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Why Alain St Ange is the best candidate for UNWTO Secretary General

May 2 • 2163 views • 1 Comment on Why Alain St Ange is the best candidate for UNWTO Secretary General Uganda

Transforming Africa through tourism. Why East African Alain St Ange is the best candidate for UNWTO Secretary General

Regular readers know that I specialise in writing about my adventures in Uganda and across East Africa. But behind all this fun, fun, fun, there is a serious message that, given the right support, tourism can transform the lives of people in developing countries. One billion people live on the African continent. Tourism can give communities across Africa the ability to lift themselves out of poverty, pay school fees and invest in the next generation.

I recently had an opportunity to learn about Alain St. Ange’s vision for transforming Africa through tourism, at the launch of the Destination East Africa‘ web portal at the Pearl of Africa Tourism Expo at the Sheraton Kampala Hotel.

Alain St Ange is East Africa’s candidate for the position of Secretary General of the United Nations World Trade Organisation (UNWTO). I have been following his campaign and sincerely hope he wins the vote on May 12th.  He is a man who focuses on the issues and has a phenomenal track record in developing tourism in the Seychelles. Vote for Africa, vote for integrity – please share this article!

UNWTO Candidate Alain St. Ange, Wolfgang Thome, Carmen Nibigira

UNWTO Candidate Alain St. Ange with Prof Dr Wolfgang Thome and Carmen Nibigira of East Africa Tourism

Alain posed a number of questions to get us thinking about what tourism really is.

“Is the Sheraton Hotel tourism? Yes it is, but even the entrance into the city of Kampala is tourism itself.” There are multiple ways in which people can get involved in tourism and infinite opportunities for profit and for investment.

Echoing the remarks of St Ange, Rex Nijhof, General Manager of the Kigali Marriott Hotel added “Our hotel guests visit markets, get a taxi, eat at other restaurants, and so on, so we should support these people. Our guests spend an average of 50 to 100 US dollars outside our hotels.”

St. Ange continued. “We believe that we should get the whole population of a country involved in the tourism industry. Look at the case of Rwanda. The whole country is involved in keeping the country clean. Even President Kagame takes part in Umuganda community work once every month.”

Did you know… 1 in 11 people work in tourism globally?

why_tourism_matters UNWTO“Is it enough just to have big hotels? No, we need to invite people to claim back the industry. We need to find the small businesses and entrepreneurs that will help make the private sector grow, for the benefit of their country. We need to have standards and tourism businesses need to be licensed. This is not about raising money but about ensuring good standards.”

Alain St Ange is the former Minister of Tourism, Civil Aviation, Ports and Marine of the Seychelles, a small country of just 90,000 people. “Tourism is a pillar of our economy. The country suffers when tourism doesn’t work.”

According to Professor Dr Wolfgang Thome, the internationally respected East African tourism commentator, “arrivals in the Seychelles grew and grew with some phenomenal results in recent years. From 2009, visitor arrivals set new records, now in excess of 300,000 tourists per annum. January this year saw a rise of 34 percent more tourists streaming into the islands, to a large part attributed to a liberalized aviation regime which St. Ange influenced.”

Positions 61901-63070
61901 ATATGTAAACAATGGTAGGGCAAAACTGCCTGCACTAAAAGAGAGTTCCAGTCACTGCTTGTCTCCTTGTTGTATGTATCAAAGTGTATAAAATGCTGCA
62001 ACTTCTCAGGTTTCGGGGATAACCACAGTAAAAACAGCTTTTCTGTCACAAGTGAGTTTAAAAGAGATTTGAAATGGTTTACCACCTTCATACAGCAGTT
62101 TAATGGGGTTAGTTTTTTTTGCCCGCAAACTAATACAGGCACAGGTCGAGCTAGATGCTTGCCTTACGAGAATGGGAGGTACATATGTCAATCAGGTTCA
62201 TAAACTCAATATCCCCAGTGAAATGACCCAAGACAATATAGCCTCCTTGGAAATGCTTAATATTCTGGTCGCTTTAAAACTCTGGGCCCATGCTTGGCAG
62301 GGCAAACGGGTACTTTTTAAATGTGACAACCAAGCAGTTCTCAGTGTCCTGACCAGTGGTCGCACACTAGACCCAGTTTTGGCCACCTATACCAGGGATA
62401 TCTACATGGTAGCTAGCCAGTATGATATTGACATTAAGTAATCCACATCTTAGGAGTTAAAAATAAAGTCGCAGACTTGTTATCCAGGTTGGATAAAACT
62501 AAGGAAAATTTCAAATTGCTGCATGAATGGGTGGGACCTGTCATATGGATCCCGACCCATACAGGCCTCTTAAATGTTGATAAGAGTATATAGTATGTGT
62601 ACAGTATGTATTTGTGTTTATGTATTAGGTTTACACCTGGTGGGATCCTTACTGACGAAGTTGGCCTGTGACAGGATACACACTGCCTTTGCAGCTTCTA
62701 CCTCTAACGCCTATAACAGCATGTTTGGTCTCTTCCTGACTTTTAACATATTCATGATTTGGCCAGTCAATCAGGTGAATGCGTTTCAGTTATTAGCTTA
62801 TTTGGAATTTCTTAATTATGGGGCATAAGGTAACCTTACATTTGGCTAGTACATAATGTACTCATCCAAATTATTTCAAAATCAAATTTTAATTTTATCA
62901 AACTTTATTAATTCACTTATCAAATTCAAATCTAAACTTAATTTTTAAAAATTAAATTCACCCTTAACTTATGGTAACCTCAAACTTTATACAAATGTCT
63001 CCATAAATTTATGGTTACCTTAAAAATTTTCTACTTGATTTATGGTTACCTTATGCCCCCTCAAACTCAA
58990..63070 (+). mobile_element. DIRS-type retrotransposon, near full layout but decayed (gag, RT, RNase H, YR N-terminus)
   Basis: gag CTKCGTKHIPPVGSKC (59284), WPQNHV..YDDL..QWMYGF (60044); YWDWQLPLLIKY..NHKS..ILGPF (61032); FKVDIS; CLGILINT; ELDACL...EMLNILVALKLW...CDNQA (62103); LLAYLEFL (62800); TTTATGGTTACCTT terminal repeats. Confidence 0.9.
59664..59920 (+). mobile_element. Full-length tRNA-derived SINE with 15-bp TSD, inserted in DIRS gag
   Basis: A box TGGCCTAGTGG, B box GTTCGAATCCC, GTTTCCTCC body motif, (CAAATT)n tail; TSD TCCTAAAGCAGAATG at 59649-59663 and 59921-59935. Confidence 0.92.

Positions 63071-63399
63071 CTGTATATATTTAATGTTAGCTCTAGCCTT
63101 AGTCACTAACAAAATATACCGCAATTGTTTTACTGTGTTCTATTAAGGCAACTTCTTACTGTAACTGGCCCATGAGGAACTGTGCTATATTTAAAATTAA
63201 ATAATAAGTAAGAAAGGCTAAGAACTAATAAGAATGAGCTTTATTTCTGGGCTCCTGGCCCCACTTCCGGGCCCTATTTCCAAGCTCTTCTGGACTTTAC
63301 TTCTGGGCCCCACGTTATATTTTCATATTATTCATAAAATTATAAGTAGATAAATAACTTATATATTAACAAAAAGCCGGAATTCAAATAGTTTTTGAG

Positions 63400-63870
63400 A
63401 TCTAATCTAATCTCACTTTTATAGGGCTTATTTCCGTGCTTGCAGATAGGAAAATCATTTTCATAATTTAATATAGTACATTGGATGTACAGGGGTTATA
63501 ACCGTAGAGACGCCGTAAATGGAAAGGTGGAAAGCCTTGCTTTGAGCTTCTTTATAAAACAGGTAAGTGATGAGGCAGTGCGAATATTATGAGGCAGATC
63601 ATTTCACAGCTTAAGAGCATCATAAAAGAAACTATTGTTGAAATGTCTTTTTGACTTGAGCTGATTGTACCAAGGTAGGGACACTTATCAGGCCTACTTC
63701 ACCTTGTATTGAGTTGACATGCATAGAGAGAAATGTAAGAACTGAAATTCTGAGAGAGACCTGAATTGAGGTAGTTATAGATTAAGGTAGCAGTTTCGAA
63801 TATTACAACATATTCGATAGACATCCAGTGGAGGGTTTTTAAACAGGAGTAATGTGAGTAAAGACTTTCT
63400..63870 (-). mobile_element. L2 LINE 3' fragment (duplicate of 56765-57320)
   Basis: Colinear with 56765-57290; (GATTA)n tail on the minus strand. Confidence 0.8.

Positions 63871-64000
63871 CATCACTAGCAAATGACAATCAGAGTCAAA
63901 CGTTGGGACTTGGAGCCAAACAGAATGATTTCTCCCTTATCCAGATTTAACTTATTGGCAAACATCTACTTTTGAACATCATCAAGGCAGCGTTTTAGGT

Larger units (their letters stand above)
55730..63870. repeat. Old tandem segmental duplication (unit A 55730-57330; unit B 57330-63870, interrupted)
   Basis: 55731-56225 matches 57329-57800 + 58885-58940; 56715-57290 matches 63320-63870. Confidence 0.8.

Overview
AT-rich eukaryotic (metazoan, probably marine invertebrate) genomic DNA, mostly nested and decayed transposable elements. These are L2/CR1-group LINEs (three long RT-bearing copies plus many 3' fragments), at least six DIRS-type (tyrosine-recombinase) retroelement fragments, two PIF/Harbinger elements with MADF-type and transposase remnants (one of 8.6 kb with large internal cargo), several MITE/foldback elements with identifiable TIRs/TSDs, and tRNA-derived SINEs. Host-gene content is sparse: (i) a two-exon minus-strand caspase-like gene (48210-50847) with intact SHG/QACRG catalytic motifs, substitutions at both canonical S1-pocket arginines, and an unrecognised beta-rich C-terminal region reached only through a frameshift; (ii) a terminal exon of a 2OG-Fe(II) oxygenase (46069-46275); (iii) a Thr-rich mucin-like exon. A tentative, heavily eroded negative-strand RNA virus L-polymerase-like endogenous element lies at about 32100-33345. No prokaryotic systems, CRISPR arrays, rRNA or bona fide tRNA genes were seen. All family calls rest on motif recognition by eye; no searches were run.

Mare Anglaise, Seychelles Travel

Mare Anglaise, Seychelles Travel. The ‘Affordable Seychelles’ campaign is moving the perception away from the idea that the Seychelles is only exist for the rich and famous

Read The Tourism Legacy of Minister Alain St.Ange on the African Diaspora Tourism web site.”The Leader of Leaders Who Created the Carnival of Carnivals. An in-depth look at the one-of-a kind African Tourism Minister’s personality, leadership style, and accomplishments.”

How can we make development via tourism a reality for East Africa?

Alain St Ange is a candidate for the position of Secretary General of the UNWTO, the highest position in the organisation that brings together the Ministers of Tourism from around the world. His track record speaks for itself.

“A Secretary-General for Africa is needed and due. Africa gets less than 5% of global tourism arrivals. We need to grow Africa.

The tourism industry is very sensitive to the notion of the continent being one country. During Ebola, the world forgot that the African continent has 54 states. Travel advisories, for example, often referred to Africa, rather than the particular country they relate to. We need to raise the visibility of UNWTO to address these issues. It should be the rallying power.

I believe that the United Nations needs to be closer to its member states. We need representative offices of the UN in (the bigger countries of) Africa, to ensure UNWTO is well informed on what’s happening on the ground. We need to work alongside the Tourism Ministers of different countries across the continent. We need to decentralise the information-gathering (at the UNWTO HQ) in Madrid.”

Professor Dr Thome adds “In 2017, International Year of Sustainable Tourism for Development, it is refreshing to hear a candidate with an Afrocentric approach, considerable experience developing world-class tourism in a developing country, strong support for ethical issues supporting the cause of the disabled, and tackling major issues head on such as climate change and marine plastics.”

Read more about Alain St. Ange’s campaign on Professor Dr Wolfgang Thome’s industry-leading blog:

St. Ange UNWTO candidacy based on success, success and more success 2nd March 2017

Endorsements keep rolling in for St. Ange as other candidates struggle to keep up the momentum 11th April 2017

St. Ange remains in the running head held high as fake news fail to make an impact 27th April 2017

Alain St. Ange has been interviewed by the following highly acclaimed channels:

The elections to determine the successor for Dr. Taleb Rifai for the Secretary-General of UNWTO take place on 12th May 2017.

Please share this story. Although it is the Ministers of Tourism who will be voting, YOU can help influence them!